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Chalfoun C.,University of Montreal | Abdel-Baki A.,Center Hospitalier Of Luniversite Of Montreal Chum Hopital Notre Dame | Letendre E.,Center Hospitalier Of Luniversite Of Montreal Chum Hopital Notre Dame | Karelis A.D.,University of Quebec at Montreal
Obesite | Year: 2015

Background: Several factors could increase the risk of cardiovascular disease (CVD) in individuals with schizophrenia including genetics, antipsychotic medication, smoking, an unhealthy diet and physical inactivity. Several assessment protocols have been developed but few have defined the optimal strategy of care in reducing the risk of CVD in this population. Among the interventions studied, exercise training is the strategy of choice since it could improve cardiorespiratory fitness levels (VO2 max), which is an independent risk factors for CVD, as well as metabolic risk factors such as elevated waist circumference, high triglycerides, high blood glucose and blood pressure.Objective: To determine the impact of exercise training on cardiovascular risk factors in individuals with psychotic disorders and identify the most effective type of exercise for the improvement of these metabolic risk factors. In line with the previous results, to develop a specific exercise program for this population.Methods: A systematic review of the literature on supervised exercise training programs in individuals with psychotic disorders was performed using the following databases: Medline, PubMed, Embase and PsycINFO.Conclusion: Aerobic training, in particular high intensity interval training (HIT), seems to be the optimal form of training for the improvements of cardiovascular risk factors. Therefore, a protocol of implementation of this type of exercise is recommended in individuals with SCZ; in addition to a protocol for assessing cardiometabolic risk in these patients. Many factors suggest that HIT may be an optimal strategy in this population. Several obstacles in implementation of these programs or limits inherent to this population are also presented, accompanied by suggested solutions. Further studies are needed to evaluate the feasibility of such programs. © 2014, Springer-Verlag France. Source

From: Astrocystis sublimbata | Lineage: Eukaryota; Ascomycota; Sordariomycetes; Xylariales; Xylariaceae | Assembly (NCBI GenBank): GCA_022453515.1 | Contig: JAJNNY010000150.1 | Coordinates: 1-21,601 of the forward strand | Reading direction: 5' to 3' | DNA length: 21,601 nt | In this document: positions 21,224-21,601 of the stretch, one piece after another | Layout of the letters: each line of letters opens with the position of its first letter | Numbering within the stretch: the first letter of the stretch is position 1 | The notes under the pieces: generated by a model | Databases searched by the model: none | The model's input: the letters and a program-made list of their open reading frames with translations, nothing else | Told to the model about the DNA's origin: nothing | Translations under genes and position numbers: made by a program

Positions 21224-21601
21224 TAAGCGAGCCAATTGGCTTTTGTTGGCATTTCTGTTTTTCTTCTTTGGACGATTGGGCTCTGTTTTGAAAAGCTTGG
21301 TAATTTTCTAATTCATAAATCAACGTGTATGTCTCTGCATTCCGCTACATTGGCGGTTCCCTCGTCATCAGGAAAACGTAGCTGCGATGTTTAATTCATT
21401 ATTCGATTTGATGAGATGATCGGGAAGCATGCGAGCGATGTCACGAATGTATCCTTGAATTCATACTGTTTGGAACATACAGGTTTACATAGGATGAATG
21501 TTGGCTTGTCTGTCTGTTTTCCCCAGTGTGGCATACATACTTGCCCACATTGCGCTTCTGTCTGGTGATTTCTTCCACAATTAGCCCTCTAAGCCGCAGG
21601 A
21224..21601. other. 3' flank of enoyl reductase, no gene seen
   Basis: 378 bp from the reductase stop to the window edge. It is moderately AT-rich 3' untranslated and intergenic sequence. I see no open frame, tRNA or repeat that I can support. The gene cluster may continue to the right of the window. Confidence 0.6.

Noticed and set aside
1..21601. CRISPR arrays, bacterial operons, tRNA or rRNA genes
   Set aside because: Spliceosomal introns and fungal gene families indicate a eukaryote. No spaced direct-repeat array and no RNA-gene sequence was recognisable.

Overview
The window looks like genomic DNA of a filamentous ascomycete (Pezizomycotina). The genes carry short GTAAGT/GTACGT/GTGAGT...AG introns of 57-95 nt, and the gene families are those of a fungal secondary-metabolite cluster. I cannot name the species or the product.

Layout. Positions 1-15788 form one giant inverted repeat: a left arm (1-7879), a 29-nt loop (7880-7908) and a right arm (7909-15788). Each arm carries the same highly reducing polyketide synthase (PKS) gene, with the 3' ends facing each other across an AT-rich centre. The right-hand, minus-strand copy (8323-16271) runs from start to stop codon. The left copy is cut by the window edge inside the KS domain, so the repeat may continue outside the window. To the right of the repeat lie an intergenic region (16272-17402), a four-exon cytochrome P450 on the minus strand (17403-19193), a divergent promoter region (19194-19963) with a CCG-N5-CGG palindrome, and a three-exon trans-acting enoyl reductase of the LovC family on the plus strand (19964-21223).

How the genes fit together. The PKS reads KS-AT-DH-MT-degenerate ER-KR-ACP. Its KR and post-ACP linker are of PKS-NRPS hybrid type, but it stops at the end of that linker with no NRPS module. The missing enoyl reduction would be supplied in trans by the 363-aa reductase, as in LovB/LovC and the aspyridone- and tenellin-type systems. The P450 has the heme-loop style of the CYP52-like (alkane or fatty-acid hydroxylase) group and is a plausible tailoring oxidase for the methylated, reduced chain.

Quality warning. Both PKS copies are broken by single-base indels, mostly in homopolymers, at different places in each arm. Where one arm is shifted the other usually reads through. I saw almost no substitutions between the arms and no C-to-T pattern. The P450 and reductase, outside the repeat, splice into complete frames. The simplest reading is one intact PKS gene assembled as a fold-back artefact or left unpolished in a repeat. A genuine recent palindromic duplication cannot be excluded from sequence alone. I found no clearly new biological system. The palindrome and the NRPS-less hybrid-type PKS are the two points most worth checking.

Denis I.,Center Hospitalier Of Luniversite Of Montreal Chum Hopital Notre Dame | Fortin L.,Center Hospitalier Of Luniversite Of Montreal Chum Hopital Notre Dame
Spine | Year: 2012